The delay in a final decision on whether to offer coronavirus vaccines to all 12 to 15-year-olds is “frustrating”, an expert at a Scottish health board has said.
Jillian Evans, head of health intelligence at NHS Grampian, said vaccinating the age group would help prevent transmission of the virus, as well as protect children from long Covid.
In a decision on Friday, the Joint Committee on Vaccination and Immunisation (JCVI) did not recommend a mass rollout among 12 to 15-year-olds.
Instead, the UK-wide body suggested ministers might want to get further views on the wider societal and educational impacts of extending the rollout.
Chief medical officers (CMOs) from around the UK are now considering these impacts and will report in the coming days.
Ms Evans discussed the issue on the BBC’s Good Morning Scotland radio programme on Saturday.
She said: “We know that the JCVI’s decision is predominantly based on the individual benefits and risks to a child, and not considering some of the wider impacts, and that’s what the chief medical officers will do.
“The thing about this is, it’s frustrating because it just builds in further delay in a decision that we’ve already been pushing for, so it delays things a little bit further.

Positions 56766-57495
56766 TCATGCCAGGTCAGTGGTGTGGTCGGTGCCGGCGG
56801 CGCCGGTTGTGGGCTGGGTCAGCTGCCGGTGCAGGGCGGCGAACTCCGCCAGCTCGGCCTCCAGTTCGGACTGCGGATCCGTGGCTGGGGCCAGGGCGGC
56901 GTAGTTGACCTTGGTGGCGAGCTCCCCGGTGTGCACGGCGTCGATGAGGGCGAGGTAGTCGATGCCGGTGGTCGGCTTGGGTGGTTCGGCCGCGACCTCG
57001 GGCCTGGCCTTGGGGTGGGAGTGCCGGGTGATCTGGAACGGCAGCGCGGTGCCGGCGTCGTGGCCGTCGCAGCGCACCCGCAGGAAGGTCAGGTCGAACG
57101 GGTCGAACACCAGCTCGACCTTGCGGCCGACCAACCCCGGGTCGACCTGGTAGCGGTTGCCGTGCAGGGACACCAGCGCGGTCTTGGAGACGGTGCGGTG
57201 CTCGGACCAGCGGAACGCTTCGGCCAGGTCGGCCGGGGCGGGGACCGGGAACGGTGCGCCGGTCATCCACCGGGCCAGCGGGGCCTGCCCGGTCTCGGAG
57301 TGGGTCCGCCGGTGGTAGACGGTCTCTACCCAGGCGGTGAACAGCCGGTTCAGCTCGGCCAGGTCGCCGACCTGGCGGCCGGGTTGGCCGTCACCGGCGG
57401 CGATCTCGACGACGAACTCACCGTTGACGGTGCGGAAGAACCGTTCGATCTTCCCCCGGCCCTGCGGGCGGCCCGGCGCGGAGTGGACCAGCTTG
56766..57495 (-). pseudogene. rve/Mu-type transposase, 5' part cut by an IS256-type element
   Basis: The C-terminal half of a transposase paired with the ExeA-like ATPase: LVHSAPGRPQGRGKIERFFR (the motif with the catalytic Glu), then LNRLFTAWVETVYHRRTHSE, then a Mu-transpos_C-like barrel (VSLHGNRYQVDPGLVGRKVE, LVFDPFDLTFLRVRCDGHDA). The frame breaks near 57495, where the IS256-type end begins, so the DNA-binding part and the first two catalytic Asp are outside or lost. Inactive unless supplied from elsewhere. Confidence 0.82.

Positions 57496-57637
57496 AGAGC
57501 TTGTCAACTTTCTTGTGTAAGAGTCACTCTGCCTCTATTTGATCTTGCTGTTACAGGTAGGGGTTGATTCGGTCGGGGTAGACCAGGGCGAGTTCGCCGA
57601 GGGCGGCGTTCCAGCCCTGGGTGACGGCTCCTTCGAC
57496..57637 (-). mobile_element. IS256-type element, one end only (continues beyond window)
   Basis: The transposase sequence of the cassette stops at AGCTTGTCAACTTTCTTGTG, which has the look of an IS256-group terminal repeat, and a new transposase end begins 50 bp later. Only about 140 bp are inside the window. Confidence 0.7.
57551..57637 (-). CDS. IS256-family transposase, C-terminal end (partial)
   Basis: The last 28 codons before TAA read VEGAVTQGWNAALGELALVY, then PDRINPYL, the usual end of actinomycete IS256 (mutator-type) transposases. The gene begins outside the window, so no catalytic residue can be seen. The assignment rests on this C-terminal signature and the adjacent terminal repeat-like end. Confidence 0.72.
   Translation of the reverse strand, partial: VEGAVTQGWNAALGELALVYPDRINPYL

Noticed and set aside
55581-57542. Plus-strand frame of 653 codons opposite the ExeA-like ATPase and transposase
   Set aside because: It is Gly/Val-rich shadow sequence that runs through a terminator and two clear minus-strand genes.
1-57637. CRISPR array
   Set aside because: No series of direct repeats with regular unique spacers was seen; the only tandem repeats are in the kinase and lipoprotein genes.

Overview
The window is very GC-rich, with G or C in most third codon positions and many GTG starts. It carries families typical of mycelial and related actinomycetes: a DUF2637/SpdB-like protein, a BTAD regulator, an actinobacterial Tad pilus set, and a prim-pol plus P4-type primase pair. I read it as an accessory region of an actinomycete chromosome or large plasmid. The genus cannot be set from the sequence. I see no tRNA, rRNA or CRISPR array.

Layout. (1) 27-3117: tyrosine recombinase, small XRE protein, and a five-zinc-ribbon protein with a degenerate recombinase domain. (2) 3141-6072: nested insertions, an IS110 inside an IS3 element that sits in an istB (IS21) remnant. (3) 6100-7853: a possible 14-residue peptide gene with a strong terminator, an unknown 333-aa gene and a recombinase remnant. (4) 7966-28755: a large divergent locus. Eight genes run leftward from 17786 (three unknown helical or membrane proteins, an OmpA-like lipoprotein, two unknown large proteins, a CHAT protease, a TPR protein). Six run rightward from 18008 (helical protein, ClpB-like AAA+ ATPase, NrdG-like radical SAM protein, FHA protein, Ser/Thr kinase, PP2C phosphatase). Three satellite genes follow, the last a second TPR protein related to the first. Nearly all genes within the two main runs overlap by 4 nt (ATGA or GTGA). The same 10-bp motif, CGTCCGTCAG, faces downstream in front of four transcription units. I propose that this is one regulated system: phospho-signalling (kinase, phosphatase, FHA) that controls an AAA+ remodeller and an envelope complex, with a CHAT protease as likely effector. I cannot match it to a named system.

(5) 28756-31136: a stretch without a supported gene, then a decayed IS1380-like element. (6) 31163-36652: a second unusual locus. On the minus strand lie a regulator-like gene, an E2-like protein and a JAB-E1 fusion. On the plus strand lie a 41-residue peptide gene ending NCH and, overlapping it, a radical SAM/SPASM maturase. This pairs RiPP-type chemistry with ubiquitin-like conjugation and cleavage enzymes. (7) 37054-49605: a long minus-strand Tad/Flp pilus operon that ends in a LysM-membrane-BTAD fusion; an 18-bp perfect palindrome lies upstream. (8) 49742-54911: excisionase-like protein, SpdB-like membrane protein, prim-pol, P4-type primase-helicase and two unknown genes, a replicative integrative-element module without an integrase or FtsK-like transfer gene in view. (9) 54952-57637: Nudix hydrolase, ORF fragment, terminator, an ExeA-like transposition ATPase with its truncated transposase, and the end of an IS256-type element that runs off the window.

“Although I’m absolutely certain that there’ll be a lot of activity going on right now and in the days ahead so we can get to a decision as quickly as possible.”
She said that although the risk of long Covid in children was deemed to be small, much was still unknown about the illness.
Ms Evans continued: “You might pick up this news and think the JCVI has said no.
“They haven’t said no – what they’ve said is on the balance of marginal benefits of vaccination against the risk of severe disease we’re saying no, but we’re leaving it open for you to consider other wider considerations.
“So people might get confused by that.”
On Friday, health secretary Humza Yousaf said he had joined his counterparts around the UK in order to ask for more advice.
He tweeted: “I thank JCVI for advice in relation to vaccinating 12-15-year-olds.
“I have spoken to other health ministers across UK and we have asked our respective CMOs to rapidly explore wider educational and societal impacts in relation to vaccinating 12-15-year-olds – as per JCVI’s suggestion.”
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